I've been cooking a lot. The cold weather makes me want to eat cake, so I make blondies and flapjacks and banana bread, and then broccoli and quinoa salad to make myself feel better. The cold also makes me want to crochet and knit, so I've been doing lots of both. The crochet socks are finished now, although I did have a soul crushing moment earlier in the week when I realised that I had somehow managed to crochet an entire second sock on a different sized hook, and didn't realise until they were almost done and I tried them on, and so I feel like I crocheted that sock about seven times, when in fact it was only twice. I am knitting away at my huge jumper when I can, and surprising myself by how much I'm enjoying the rows of garter stitch.

It was my Grandpa's funeral at the start of the week. I'd been dreading it, but is was about as lovely as a funeral could be. So many people came that they had to stand at the back of the church and the tributes and eulogies were beautiful. His wish was to be buried in a natural burial site and today my family and I all met down there to scatter wild flower seeds before going for a walk together. It's a nice spot, near the shore, and somewhere we walk a lot anyway, so it will be nice to pop back over the spring and summer and see if any flowers have grown and say hello. 

We're off to Brighton tomorrow and, while John tells me there won't be time for any shopping, I'm just going to quickly google "yarn shops in Brighton", just to have a look. It can't hurt, surely. 





Tuesday, 6 February 2018

Cookery Calendar Challenge: January


I wasn't sure whether I wanted to do another Cookery Calendar Challenge this year but, in the last week of January, I found myself sitting at the kitchen table with a cup of tea, surrounded by half opened recipe books, a notepad and pen. I love cookery books almost as much as I love cooking; in fact, sometimes I think I might like them better, given as I am to reading cookery books in bed at night. And I decided there and then to take part in Penny of The Homemade Heart blog's Cookery Calendar Challenge for another year. It gives me a reason to use my less-thumbed recipe books more, it's encourages us as a family to cook and eat new meals, and most of all it's fun.

Also, this year cake is included.

My chosen book for January was Kitchen by Nigella Lawson, a book I have had on my shelf for about six years but only cooked from a handful of times, and I really don't know why that is because it's very good indeed (much better than her most recent one, shhh). The recipes are varied, generous, and suited to the kind of family cooking (one pot meals and tray bakes) we seem to do a lot of at the moment, and happily are all available on her website so I've linked to them individually.

This fab personalised jar was a birthday gift from a friend.

But my first recipe was an indulgence, something I've always wanted to try but could never persuade anyone else to eat: Marmite Spaghetti. Marmite, that most divisive of yeast extract spreads, is not loved by everyone in this house. John and Bella think it is revolting, and while Angus likes it on toast I'm not sure he could be persuaded to eat it on pasta. But one Friday night, with the kids fed and in bed and John out, I found myself alone for the evening and in need of a quick dinner that could be eaten on my lap on the sofa.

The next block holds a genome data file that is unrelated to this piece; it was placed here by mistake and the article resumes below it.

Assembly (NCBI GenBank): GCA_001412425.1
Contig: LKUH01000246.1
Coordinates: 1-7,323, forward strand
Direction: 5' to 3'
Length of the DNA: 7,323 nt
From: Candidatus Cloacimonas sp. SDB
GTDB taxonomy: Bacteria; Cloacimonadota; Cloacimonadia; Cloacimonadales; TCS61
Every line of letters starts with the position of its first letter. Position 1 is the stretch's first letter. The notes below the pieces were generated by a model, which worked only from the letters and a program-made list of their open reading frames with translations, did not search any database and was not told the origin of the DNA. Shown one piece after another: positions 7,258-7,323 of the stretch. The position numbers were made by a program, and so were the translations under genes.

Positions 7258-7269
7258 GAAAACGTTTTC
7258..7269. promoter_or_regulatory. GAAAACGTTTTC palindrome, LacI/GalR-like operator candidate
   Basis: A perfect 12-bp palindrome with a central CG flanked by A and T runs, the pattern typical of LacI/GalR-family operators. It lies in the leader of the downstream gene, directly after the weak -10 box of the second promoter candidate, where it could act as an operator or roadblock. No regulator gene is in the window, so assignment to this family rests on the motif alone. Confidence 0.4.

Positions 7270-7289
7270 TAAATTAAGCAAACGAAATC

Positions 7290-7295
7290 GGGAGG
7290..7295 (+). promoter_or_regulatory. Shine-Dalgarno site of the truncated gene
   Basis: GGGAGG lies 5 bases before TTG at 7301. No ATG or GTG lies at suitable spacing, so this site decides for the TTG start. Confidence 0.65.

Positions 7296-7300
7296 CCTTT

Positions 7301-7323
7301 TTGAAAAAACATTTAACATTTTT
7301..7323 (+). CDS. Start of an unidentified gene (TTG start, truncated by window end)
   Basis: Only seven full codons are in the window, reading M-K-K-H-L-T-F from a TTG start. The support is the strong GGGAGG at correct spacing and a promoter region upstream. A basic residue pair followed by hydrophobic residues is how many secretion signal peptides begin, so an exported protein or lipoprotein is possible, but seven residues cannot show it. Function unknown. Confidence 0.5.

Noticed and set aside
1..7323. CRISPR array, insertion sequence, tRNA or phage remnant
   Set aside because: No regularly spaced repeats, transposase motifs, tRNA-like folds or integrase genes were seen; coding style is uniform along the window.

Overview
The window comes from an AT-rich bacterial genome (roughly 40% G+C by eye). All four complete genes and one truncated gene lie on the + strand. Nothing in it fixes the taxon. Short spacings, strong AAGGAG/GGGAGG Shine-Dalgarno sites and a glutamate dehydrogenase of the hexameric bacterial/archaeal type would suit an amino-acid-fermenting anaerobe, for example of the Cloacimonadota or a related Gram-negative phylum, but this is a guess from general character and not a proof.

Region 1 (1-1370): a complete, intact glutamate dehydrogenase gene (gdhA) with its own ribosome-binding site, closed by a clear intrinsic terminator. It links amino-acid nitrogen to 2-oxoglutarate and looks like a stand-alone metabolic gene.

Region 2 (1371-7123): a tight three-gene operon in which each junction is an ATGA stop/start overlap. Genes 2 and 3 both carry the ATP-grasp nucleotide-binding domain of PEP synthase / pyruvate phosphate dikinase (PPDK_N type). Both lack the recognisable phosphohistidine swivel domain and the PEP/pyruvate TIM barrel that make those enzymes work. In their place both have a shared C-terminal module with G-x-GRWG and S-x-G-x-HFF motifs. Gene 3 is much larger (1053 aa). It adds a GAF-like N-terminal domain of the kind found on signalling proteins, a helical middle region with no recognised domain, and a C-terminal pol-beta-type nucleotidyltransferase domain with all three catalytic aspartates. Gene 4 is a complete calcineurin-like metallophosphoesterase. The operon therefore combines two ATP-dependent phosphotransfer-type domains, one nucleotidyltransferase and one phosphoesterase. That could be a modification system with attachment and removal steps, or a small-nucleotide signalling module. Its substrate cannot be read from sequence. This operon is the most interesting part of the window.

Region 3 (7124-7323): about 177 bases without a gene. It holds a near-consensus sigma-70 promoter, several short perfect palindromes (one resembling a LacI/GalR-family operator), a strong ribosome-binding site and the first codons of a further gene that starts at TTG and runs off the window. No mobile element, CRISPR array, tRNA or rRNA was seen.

It's very easy to make: you boil spaghetti and when it's almost done, melt a little butter in a small saucepan with some Marmite, as much or as little as you like. Drain the pasta, reserving a little cooking water, and stir through the melted butter and Marmite, adding a little water if it needs it, before serving with grated parmesan. It's divine. Just the right amount of salty and savoury, and perfect with a glass of red wine in front of the fire with season two of The Crown on Netflix. In fact, John should go out more often.


Next was something everyone could enjoy: Braised Beef in Beer. We make a similar kind of beef stew a lot, so I was curious to see how this one would differ. The addition of lardons gives a salty depth to the sauce, and the beer flavour came through really well, but not so much so that the kids didn't like it. The colour of the sauce was incredible, the deepest dark brown, and it full of flavour. We ate is with baked potatoes and lots of vegetables, but I would like to try it with gnocchi some day.


Now for the cake, and what a lot of good cake and pudding recipes there are in this book. (You may remember that I made Marmalade Pudding Cake from this same book back in January, and ate it with custard and a chorus of angels singing, so good was it.) Loving as I do anything with a citrus flavour, I opted for Lemon Polenta Cake because I have never made a cake with polenta before and something told me I was going to like it.


I was right. It is a flourless cake and the polenta and ground almonds give a wonderful moist heaviness to the texture, and I think it's nicest slightly warm with the lemon drizzle topping soaking right through to the plate below.


A successful first month then, with recipes I will definitely make again. I have no idea which book I'll choose for February yet, but I'm going to have fun deciding.